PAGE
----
Automating Sample Prep for EPA Method 533 – Analysis of PFAS in Drinking Water Using LC-MS/MS

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Automating Sample Prep for EPA Method 533 – Analysis of PFAS in Drinking Water Using LC-MS/MS

Team TFS
Team TFS

Per- and polyfluoroalkyl substances (PFAS) contamination is still a growing area of concern in all areas of the environment. The presence of these substances in drinking water is one of the most important and impactful, regarding healthy and safe water. In December of 2019, the US EPA released a new validated method for PFAS testing in drinking water, Method 533. This method expands the target list by 11 compounds which are the “short-chain” substances, or those which have carbon chain lengths from four to twelve. US EPA Method 533 also incorporates isotope dilution to reduce matrix interference and improve data. The addition of the “short-chain” molecules is important because these are suspected to be some of the most soluble in water and have high mobility in soil.

drinking_water_121120EPA 533 requires samples are prepared with solid-phase extraction (SPE) with a weak-anion exchange (WAX) sorbent, prior to LC-MS/MS analysis. WAX is an excellent sorbent material because the short-chain PFAS tend to be more polar due to the shorter carbon chain length and many of these compounds are sulfonic acids or other types of organic acids.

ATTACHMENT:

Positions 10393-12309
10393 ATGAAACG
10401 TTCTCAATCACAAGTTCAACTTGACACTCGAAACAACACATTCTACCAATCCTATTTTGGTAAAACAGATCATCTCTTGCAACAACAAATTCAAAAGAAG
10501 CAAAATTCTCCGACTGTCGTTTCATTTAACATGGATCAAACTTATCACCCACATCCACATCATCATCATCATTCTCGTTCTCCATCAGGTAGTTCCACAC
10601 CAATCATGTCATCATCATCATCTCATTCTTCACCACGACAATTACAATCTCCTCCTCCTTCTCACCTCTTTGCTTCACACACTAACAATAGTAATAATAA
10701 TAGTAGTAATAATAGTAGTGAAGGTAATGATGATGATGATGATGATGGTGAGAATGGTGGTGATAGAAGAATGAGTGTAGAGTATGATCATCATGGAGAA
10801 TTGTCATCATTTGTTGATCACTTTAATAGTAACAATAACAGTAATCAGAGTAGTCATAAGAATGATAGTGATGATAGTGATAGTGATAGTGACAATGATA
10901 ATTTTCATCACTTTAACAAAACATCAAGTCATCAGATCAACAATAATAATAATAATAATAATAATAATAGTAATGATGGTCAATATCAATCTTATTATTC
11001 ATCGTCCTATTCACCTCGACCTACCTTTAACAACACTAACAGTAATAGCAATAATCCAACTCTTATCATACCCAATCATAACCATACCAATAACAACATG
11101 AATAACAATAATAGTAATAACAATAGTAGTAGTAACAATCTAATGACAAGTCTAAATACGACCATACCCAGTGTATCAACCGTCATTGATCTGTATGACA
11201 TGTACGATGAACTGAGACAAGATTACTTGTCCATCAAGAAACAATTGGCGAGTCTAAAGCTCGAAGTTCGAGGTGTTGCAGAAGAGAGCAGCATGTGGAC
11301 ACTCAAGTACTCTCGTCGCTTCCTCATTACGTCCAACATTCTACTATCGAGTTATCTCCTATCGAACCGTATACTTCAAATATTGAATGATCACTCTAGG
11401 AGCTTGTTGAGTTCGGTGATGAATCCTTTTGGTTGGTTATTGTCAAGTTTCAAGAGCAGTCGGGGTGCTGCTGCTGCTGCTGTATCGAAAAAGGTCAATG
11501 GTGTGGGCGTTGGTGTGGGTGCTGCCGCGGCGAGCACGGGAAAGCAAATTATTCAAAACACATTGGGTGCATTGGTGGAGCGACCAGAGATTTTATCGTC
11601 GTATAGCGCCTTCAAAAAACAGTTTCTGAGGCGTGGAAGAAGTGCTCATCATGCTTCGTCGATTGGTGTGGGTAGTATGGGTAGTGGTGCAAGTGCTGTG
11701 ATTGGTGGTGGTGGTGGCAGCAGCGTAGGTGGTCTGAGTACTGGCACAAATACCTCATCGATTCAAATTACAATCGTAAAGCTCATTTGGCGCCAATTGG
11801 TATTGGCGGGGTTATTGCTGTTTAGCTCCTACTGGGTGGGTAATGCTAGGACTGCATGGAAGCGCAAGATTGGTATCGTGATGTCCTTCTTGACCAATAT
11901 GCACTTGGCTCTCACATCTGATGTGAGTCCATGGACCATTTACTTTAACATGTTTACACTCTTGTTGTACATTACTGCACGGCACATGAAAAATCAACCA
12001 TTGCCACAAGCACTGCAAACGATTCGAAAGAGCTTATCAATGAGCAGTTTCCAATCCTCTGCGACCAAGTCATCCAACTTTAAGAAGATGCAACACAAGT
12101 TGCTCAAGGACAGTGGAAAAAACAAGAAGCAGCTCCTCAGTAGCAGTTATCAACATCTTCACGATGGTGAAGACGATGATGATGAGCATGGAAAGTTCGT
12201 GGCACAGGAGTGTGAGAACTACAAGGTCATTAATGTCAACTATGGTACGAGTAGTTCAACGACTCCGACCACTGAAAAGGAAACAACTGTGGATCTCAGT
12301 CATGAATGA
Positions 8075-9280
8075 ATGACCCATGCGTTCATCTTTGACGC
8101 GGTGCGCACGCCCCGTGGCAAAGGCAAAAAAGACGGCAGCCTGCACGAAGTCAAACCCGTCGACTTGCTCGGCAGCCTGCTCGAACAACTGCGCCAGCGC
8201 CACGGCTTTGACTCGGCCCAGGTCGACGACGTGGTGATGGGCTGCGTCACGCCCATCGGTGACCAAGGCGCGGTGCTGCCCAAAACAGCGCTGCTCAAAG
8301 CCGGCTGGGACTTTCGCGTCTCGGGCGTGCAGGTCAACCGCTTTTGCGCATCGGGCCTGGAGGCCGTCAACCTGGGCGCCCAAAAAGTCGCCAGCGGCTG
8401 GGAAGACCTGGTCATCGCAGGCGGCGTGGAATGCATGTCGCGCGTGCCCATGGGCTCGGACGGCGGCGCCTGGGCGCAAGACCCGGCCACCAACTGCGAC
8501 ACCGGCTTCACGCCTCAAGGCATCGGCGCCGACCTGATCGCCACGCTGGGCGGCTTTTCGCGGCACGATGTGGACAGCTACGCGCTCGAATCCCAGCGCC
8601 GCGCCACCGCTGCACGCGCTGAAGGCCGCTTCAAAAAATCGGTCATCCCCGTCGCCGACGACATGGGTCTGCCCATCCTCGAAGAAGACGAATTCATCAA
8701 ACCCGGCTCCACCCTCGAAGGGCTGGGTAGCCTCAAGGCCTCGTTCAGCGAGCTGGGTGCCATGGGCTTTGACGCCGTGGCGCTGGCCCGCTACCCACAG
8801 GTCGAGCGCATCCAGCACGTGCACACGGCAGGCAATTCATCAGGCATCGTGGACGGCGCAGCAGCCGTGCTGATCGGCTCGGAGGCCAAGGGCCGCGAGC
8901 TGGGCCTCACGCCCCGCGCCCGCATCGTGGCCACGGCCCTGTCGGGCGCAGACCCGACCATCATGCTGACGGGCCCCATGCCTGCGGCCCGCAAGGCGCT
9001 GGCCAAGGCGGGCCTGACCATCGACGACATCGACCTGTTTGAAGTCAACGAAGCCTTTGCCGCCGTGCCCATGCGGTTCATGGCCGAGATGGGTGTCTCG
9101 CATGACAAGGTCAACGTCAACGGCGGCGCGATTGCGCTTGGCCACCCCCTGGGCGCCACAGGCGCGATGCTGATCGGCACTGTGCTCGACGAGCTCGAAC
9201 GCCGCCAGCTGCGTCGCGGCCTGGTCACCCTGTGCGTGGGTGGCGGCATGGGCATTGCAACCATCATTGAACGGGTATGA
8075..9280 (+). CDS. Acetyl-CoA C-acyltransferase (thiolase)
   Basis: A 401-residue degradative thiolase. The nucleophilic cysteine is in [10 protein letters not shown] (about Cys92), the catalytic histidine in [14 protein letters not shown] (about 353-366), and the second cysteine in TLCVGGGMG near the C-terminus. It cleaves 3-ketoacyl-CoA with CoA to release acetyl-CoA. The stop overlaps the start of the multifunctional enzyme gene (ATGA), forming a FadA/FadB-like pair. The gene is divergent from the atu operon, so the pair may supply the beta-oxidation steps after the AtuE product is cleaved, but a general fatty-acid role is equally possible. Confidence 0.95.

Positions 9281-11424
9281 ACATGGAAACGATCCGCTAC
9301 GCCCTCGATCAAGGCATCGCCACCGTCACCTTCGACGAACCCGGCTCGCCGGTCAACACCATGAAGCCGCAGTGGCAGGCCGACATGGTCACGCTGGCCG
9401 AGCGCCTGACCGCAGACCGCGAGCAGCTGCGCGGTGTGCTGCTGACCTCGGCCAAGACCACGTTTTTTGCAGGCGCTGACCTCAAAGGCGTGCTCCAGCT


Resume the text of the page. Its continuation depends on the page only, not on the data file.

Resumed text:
SPE is known to be a very good method for sample prep, but it is very labor-intensive, time-consuming and can be prone to errors because of all the manual steps involved. Due to SPE needing so much manual interaction, there are many points in the process where background PFAS contamination can be introduced into the sample. PFAS can be found in so many common and laboratory items, it is not reasonably achievable to completely eliminate from the lab environment.

Adding automation to the SPE portion of EPA 533 is key to improving the data quality, keeping background to a minimum and greatly improving laboratory efficiency. When US EPA method 533 sample preparation was done using the Thermo Scientific ™ Dionex ™ AutoTrace 280 PFAS automated Solid-phase Extraction instrument, all of these benefits were observed. Automation gives excellent data quality and very precise control over the flow rates at critical steps. Loading or eluting too quickly can cause loss of analytes resulting in poor recoveries and reproducibility or even false negatives. Since the AutoTrace 280 PFAS uses non-fluoropolymer materials and does not require constant interaction, background is well below method requirements.

The other benefit to using automation is the elimination of constant attention to the process. In a very short period, the instrument is set up and run with the push of a few buttons, no software needs to be learned to run samples on the AutoTrace 280 PFAS. This allows you to now accomplish other tasks while your samples are being prepared. Even those who have never run SPE can do this step of the method with ease.

To learn more, download our U.S. EPA Method 533: Determination of Per- and Polyfluorinated Alkyl Substances (PFAS) in Drinking Water Using Automated Solid Phase Extraction and LC-MS/MS